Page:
RIAA Says Copyright Filters Could Be Put In Anti-Virus Software

from the anyone-else-have-to-save-the-industry? dept

It's been fairly amazing to watch the entertainment industry act as if every other industry is responsible for protecting its obsolete business model. Amazingly, it's been successful in convincing AT&T that this makes sense, despite the fact that doing so will almost certainly do more harm to AT&T. However, to its credit, Cary Sherman of the RIAA has said he doesn't think that ISPs should be forced by law to provide these filters. Instead, however, it looks like he's trying to convince other industries to step up and help the entertainment industry as well. His latest, as pointed out by Broadband Reports, is that one possibility would be for anti-spyware/anti-malware applications to also watch for the transfer of unauthorized copyright material. Sherman suggests that this would be one way to get around the question of people simply encrypting traffic to avoid ISP filters. What's not entirely clear, however, is why security firms would ever want to do such a thing, as it would almost certainly annoy their customers to no end.
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Filed Under: anti-virus, filters, riaa
Companies: riaa

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  1. identicon
    Anonymous Coward, 7 Feb 2008 @ 3:49pm

    New business models and business culture change

    There have been at least 6 business models proposed by people familiar with the music industry that will work without relying on artificially created scarcity. I've come up with 4 additional business models that should work, although I have very limited experience in the entertainment industry.

    In short, the business models to be successful are available.

    The problem is that all of the business models will require huge business cultural changes. As anyone familiar with business process re-engineering knows, this is the most difficult task to undertake.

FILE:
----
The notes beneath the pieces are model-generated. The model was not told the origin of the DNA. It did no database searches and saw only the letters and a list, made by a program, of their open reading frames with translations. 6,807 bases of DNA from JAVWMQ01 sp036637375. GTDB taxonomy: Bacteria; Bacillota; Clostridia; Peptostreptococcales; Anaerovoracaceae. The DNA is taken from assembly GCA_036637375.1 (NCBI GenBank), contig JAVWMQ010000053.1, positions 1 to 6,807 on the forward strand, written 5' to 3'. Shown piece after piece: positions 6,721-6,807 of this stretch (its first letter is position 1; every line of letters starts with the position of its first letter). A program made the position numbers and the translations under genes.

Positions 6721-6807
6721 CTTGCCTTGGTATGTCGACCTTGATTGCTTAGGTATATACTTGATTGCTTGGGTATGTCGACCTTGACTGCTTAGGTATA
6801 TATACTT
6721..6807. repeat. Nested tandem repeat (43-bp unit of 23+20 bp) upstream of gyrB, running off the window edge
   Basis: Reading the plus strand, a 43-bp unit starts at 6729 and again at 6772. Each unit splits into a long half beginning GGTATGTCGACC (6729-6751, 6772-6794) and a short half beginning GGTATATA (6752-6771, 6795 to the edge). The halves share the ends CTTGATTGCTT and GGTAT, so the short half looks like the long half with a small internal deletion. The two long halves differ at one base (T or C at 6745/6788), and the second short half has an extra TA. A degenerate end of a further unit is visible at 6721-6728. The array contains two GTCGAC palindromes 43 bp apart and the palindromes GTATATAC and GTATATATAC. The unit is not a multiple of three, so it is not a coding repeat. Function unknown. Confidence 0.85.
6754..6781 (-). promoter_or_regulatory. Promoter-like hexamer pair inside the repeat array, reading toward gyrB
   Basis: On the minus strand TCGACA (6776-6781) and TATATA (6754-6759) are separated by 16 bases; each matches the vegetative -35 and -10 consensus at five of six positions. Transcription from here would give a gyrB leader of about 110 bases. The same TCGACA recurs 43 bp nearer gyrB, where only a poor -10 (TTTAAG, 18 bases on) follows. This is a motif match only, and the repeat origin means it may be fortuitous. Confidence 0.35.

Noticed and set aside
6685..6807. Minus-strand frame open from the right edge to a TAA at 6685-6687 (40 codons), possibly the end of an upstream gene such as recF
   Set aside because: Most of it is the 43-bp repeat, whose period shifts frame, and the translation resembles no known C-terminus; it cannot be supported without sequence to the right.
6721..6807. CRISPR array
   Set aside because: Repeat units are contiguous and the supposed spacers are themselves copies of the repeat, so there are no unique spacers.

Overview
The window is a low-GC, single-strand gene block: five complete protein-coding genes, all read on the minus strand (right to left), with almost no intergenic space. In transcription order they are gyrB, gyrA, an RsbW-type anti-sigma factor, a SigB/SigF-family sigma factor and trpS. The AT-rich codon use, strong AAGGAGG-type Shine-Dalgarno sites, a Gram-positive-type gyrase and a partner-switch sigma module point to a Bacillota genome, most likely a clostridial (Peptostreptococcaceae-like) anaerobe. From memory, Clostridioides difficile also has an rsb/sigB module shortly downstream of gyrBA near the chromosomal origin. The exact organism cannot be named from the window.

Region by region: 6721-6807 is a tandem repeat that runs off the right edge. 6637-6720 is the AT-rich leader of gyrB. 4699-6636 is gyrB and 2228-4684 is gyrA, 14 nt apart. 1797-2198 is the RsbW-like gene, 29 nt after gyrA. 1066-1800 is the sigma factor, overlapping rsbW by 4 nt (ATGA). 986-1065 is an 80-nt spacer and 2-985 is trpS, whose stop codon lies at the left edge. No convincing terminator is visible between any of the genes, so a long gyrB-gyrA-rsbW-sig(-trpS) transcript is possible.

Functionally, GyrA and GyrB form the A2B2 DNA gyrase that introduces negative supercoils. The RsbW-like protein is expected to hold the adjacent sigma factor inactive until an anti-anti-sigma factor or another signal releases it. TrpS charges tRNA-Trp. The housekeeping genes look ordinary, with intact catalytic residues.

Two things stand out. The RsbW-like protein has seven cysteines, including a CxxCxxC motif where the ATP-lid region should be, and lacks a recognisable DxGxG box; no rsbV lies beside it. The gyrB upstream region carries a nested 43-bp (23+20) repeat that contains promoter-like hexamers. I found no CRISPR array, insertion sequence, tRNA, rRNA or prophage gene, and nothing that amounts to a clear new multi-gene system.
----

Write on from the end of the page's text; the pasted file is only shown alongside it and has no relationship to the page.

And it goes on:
Some of the business cultural changes that need to occur (IMHO) are:

    1. Artists are not manufactured, they are nurtured
    2. Marketeers and pollsters do not drive culture, they report about and communicate to culture.
    3. The business must focus on the scarce resource, which is the artist.
    4. People get into the music business because they have a passion/compulsion about music, not because they want to get rich.

    These are the major business cultural changes that need to take place in order for the music industry to be successful and vibrant. The business models requiring these changes are left as an exercise for the reader.

    Will various people make as much money as they did with the old model? Probably not. Will they make a comfortable living (as defined by Lieh-Tzu)? Probably.

    Will any of these changes take place? It's doubtful. Programs like American Idol brainwash the consumers at one end, while the deep pockets of the current entertainment industry structure buy the politicians and technologists at the other end.

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